In the same way, child development challenges can only be addressed through a multisectoral approach that addresses their access to services, their mental health and well-being, their nutrition, their risk factors for developing non-communicable diseases later in life, and their education. The results, their employment opportunities, and their need to be protected from violence.

And third, as we support countries to rebuild from the pandemic, we must invest in primary health care. The pandemic has given us a brutal reminder of the importance of primary health care, as the eyes and ears of every health system, and the foundation of universal health coverage.

In the end, our fight is not against a single virus. Our fight against the inequalities that leave children in some countries vulnerable to deadly diseases that are easily preventable in others; Our fight is against the inequalities that mean the death of women and their babies in childbirth in some countries due to complications that are easily preventable in others;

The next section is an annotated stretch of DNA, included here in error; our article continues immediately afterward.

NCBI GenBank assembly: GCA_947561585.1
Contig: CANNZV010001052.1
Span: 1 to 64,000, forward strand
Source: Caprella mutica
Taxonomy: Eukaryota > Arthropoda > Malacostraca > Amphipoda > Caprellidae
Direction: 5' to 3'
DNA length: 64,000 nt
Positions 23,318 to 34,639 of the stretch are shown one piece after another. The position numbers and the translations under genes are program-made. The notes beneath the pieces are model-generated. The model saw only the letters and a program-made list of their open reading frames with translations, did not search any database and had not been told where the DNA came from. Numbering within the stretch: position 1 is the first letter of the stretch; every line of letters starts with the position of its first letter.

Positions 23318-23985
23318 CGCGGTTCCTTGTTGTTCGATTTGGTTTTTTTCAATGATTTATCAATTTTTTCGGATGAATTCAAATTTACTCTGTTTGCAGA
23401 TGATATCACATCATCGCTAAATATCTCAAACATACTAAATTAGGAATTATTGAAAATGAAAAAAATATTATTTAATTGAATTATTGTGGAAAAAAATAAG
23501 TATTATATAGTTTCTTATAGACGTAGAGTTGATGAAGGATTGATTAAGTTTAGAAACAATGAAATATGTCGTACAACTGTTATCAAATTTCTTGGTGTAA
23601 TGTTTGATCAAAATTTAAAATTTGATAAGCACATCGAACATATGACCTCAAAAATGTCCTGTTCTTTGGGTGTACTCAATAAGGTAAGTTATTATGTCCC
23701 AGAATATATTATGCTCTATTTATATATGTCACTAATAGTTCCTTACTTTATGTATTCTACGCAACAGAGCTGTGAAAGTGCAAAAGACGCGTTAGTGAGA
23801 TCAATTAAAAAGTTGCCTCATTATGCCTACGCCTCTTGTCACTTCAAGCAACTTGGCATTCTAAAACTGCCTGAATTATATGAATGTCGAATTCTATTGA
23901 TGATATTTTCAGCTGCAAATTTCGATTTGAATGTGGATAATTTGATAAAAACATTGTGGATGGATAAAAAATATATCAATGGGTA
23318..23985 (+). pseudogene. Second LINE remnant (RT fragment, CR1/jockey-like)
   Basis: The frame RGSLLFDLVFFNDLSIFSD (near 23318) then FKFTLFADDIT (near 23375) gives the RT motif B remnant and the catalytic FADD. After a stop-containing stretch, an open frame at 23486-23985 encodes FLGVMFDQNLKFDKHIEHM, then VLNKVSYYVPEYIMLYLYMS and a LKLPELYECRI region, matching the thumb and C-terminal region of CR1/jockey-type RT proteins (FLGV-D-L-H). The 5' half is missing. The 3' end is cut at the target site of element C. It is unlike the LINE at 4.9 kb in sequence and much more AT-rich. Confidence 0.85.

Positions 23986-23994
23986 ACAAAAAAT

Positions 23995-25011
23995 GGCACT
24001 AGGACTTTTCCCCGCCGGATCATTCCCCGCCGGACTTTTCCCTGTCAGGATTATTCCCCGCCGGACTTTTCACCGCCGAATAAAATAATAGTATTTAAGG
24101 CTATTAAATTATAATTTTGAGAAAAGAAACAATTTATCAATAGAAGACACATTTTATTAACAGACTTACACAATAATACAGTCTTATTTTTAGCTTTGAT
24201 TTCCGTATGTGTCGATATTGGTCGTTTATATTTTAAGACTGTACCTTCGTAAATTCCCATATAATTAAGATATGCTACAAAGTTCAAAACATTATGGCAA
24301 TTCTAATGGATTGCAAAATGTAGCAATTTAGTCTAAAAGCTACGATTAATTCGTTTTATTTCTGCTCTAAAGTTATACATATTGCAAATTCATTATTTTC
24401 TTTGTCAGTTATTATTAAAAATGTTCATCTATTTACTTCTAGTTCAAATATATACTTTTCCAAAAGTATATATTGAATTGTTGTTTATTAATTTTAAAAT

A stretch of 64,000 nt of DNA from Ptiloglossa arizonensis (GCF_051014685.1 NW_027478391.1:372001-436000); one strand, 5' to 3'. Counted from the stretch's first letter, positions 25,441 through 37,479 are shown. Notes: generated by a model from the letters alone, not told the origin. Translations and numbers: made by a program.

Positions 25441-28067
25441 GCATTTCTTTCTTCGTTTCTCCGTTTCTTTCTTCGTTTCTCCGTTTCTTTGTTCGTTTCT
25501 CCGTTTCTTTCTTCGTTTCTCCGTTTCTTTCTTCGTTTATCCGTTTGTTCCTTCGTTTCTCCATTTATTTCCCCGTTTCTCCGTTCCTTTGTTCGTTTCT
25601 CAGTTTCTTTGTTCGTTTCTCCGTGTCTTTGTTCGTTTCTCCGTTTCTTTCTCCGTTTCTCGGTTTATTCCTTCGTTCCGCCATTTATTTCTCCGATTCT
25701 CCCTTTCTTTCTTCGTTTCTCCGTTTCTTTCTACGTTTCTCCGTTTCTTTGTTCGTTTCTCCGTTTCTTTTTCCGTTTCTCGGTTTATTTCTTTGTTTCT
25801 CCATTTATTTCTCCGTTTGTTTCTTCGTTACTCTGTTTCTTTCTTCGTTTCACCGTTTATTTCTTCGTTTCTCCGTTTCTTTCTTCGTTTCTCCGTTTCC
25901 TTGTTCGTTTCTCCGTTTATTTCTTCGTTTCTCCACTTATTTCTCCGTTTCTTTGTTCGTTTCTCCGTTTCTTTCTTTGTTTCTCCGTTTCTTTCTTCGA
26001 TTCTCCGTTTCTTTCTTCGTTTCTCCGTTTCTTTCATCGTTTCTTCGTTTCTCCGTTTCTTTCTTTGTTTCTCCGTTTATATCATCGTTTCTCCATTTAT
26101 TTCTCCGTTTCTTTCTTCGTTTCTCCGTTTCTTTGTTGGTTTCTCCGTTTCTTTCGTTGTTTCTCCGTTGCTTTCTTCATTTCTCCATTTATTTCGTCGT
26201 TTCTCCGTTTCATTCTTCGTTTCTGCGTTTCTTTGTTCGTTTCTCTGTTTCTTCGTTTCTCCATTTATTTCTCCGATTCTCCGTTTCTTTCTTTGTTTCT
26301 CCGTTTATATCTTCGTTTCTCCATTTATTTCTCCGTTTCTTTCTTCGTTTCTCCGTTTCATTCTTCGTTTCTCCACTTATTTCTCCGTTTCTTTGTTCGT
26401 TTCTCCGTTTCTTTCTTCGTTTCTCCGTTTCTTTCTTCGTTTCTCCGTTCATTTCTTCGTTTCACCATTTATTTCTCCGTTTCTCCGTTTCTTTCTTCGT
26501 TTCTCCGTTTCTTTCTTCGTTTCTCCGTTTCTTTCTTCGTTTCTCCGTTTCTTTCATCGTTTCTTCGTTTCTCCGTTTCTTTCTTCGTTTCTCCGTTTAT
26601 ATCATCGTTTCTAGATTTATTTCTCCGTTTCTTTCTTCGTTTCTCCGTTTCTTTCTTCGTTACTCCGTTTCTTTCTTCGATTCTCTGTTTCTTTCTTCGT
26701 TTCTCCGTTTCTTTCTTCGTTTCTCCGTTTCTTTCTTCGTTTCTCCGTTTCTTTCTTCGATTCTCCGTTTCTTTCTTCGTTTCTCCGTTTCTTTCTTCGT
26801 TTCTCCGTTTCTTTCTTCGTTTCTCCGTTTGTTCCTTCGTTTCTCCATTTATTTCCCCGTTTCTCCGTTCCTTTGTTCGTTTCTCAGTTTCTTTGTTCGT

Our battle is to ensure that health is no longer a commodity or luxury, but rather a fundamental human right, and the foundation for a safer, fair and sustainable world that we all want.

History will not only judge us by how we ended the COVID-19 pandemic, but by what we learned, what we changed, and the future we left for our children.

* Director-General of the World Health Organization in his opening speech to the UNICEF Executive Board

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© Inter Press Service (2021) – All rights reservedOriginal source: Inter Press Service